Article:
World milk production forecast to increase 0.9% in 2023 - FAO

The FAO Dairy Price Index down 21% from June 2022
calendar icon 14 July 2023
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World milk production in 2023 is forecast to reach 944 million tonnes, an increase of 0.9 percent from 2022, according to a recent FAO report

If confirmed, this would constitute a second consecutive year of slow growth, as foreseen significant year-on-year volume reductions in milk output in South America, Africa, Europe and Oceania are likely to counter the limited expansions expected in Asia, North America and Central America and the Caribbean. 

Rising milk yields and cattle numbers in India and Pakistan, together with high output in large-scale dairy farms in China, are likely to drive Asia’s milk output expansion. 

Similarly, increasing yields and dairy cow numbers could lift milk output in North America, despite lower milk producer margins and a potential increase in cattle slaughter amid attractive premiums for slaughter-ready cows. 

Mexico will likely drive the milk output expansion in Central America and the Caribbean, where improved management systems and technology continue to drive production growth. Much of the output decline anticipated in 2023 is attributable to lower producer margins, the potential impact of extreme weather events and other challenging production conditions, especially labour shortages.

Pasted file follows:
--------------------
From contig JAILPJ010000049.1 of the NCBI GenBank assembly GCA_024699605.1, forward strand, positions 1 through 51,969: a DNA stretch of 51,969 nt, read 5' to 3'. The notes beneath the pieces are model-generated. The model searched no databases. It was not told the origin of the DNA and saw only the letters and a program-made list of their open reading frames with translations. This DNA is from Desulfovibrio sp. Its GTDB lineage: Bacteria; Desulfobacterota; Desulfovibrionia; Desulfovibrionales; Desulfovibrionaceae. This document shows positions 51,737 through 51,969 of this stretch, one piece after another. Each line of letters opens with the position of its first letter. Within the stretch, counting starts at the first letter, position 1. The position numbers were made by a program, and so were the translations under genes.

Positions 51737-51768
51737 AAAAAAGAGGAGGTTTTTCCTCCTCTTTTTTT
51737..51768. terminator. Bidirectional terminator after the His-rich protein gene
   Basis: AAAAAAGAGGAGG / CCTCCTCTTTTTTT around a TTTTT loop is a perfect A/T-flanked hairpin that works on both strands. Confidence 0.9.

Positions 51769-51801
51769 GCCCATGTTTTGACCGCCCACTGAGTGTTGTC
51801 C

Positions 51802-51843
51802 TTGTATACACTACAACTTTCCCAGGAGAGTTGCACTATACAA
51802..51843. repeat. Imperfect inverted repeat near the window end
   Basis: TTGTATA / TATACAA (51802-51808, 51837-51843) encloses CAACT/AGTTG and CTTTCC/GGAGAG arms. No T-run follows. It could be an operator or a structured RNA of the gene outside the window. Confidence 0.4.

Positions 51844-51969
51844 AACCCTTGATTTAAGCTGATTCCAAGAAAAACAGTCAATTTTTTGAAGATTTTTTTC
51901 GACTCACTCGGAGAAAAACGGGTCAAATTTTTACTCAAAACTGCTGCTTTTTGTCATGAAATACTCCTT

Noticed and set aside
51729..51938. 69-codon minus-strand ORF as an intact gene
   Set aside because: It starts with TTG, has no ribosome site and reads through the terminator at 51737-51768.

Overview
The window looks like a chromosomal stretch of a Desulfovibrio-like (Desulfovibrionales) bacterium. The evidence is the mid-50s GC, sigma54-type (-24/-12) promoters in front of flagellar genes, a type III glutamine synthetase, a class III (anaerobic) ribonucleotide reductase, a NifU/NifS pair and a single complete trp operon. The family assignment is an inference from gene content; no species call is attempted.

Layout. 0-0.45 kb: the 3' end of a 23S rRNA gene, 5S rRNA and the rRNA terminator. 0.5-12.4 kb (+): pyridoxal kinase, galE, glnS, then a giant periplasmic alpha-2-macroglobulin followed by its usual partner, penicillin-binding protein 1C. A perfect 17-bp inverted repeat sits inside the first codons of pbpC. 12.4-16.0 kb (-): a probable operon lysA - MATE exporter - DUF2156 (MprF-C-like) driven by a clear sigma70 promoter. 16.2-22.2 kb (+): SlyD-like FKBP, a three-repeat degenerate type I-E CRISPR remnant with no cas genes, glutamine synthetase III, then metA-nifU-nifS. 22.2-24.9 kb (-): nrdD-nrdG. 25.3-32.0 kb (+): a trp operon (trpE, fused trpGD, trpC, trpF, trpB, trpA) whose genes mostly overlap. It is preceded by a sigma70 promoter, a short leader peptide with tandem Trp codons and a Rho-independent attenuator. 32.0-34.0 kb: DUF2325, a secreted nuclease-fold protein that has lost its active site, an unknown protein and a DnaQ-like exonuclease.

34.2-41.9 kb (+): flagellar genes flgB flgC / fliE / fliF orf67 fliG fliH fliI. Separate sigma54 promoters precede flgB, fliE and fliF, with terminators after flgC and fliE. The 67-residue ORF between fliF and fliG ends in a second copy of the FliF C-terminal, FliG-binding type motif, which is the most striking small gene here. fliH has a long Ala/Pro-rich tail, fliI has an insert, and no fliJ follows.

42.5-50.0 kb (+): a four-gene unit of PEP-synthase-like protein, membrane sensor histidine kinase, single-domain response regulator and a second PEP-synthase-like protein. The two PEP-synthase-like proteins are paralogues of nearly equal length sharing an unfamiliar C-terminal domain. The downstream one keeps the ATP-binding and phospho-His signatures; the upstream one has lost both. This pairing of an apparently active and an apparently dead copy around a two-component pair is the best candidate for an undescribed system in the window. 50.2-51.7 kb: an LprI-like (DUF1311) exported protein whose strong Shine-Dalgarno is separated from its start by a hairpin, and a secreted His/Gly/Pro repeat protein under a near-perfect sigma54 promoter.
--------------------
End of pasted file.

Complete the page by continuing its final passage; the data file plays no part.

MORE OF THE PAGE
World total trade in dairy products is forecast at 85 million tonnes (in milk equivalents) in 2023, nearly stagnant at the last year’s level, as higher import demand in Central America, North Africa, the Middle East and South East Asia is likely to be counterbalanced by likely import downturns in China, the European Union and Malaysia, among others. 

Rising supplies from national sources and high stocks, especially of whole milk powder, underpin much of the anticipated import contraction in China. In many developing countries, challenging economic conditions, currency depreciations and the limited availability of foreign exchange could constrain import purchases. These contractions are expected to be partially offset by likely higher imports by several countries, especially Algeria, Mexico, Australia and Indonesia, driven by growing demand from the food processing industry, which exceeds national supplies.

The FAO Dairy Price Index averaged 118.7 in May, down 21% from June 2022, when it reached its highest value in eight years. The decline principally reflects lacklustre global import demand, especially for spot supplies, notwithstanding generally tight supplies from leading global exporters.

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